Nearly a decade has passed since I first acquired “They Shall Not Die,” a crime thriller written by Edmund Cooper, under the pseudonym of Broderick Quain. It was published by Curtis Warren Ltd. (March 1954) and represented Cooper’s third printed title, all within a month of each other.
Richard Sinclair, a psychiatrist, is visited by a 20-year-old lovely lady by the name of Maxime Barry. She confides that she has [in the past] murdered a man and he continues to haunt her. Nobody sees him; nobody believes her. Assured of her insanity, she seeks out Sinclair’s aid to prove her sanity or, lock her up in a padded cell.
Confident that Maxime Barry is in fact sane, Sinclair advises her to stay calm, etc. No sooner does she depart than Antoinette Barry enters. She is essentially her step-mother. She insists that Sinclair abort his sessions with Maxime; that she is in fact insane; and his intervention may prove to be quite dangerous. She then attempts to bribe him.
As soon as he removes her from his offices, he ‘phones his old mate, Dennis Byrd, an Inspector with the Cambridge C.I.D., to set up a joint venture into the countryside for a week of rest and relaxation. Whilst driving to East Cotton, Sinclair asks Byrd if he’s had any peculiar, unaccounted for deaths. Byrd realizes something is afoot, for Sinclair never shows such an interest in Byrd’s morbid work. He obtains from Sinclair, off-the-record, a report on his psychiatric activities.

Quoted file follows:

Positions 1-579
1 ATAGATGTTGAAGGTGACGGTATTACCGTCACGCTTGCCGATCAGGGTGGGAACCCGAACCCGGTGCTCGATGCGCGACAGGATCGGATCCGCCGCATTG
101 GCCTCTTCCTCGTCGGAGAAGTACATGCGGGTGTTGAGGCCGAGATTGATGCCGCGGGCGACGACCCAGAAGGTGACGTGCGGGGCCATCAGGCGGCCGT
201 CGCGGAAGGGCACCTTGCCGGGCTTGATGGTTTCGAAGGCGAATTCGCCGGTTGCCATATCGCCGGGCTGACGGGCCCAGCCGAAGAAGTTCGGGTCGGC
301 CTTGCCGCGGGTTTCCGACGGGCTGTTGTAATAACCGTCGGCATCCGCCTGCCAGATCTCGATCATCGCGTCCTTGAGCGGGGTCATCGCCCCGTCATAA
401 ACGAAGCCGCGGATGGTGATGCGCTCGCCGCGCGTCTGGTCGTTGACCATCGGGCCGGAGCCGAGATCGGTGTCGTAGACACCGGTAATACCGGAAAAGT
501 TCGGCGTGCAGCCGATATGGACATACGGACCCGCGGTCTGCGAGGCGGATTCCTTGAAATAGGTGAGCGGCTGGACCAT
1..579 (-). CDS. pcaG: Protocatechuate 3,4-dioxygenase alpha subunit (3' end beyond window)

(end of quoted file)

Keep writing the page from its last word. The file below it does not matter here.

Arriving in East Cotton and taking up residence, go for a walk, and, after hearing a gun discharge, the pair stumble across Maxime Barry! [While the author makes poor use of an impossible coincidence, Cooper adroitly handles the mysterious conspiracy that follows].
Sinclair and Byrd are confident that Maxime is purposefully being driven insane before she becomes heir to a small fortune upon her 21st birthday, and further, that the villains in the case are using an Occult Research Society as a front for the distribution of drugs.
Unable to prove their theories, they are forced to solve the “crime” themselves, or, die trying.
Now, I had initially put off reading “They Shall Not Die” for ten years because Cooper reportedly had less than savory words for women. I was afraid that his own viewpoints might make themselves quite evidently present within his earlier novels. Finally, taking this into account, I charged forward, realizing these elements might be present, but accepted them. While Cooper does in fact make some slight off-remarks, on the whole, I felt the novel to be adventurously a pleasing read, even if the villains, themselves, were clear at the onset, even if their motives were somewhat opaque. And while Maxime Barry begins as a weak feminine entry, she turns out to be all the stronger by the end of the novel, a complete 180 in her status, clearly indicating that Cooper was firmly aware to avoid the conventional play-up-the-weaker-sex angle that most authors tended to adhere to in their stories. I applaud Mr. Cooper for the unconventional.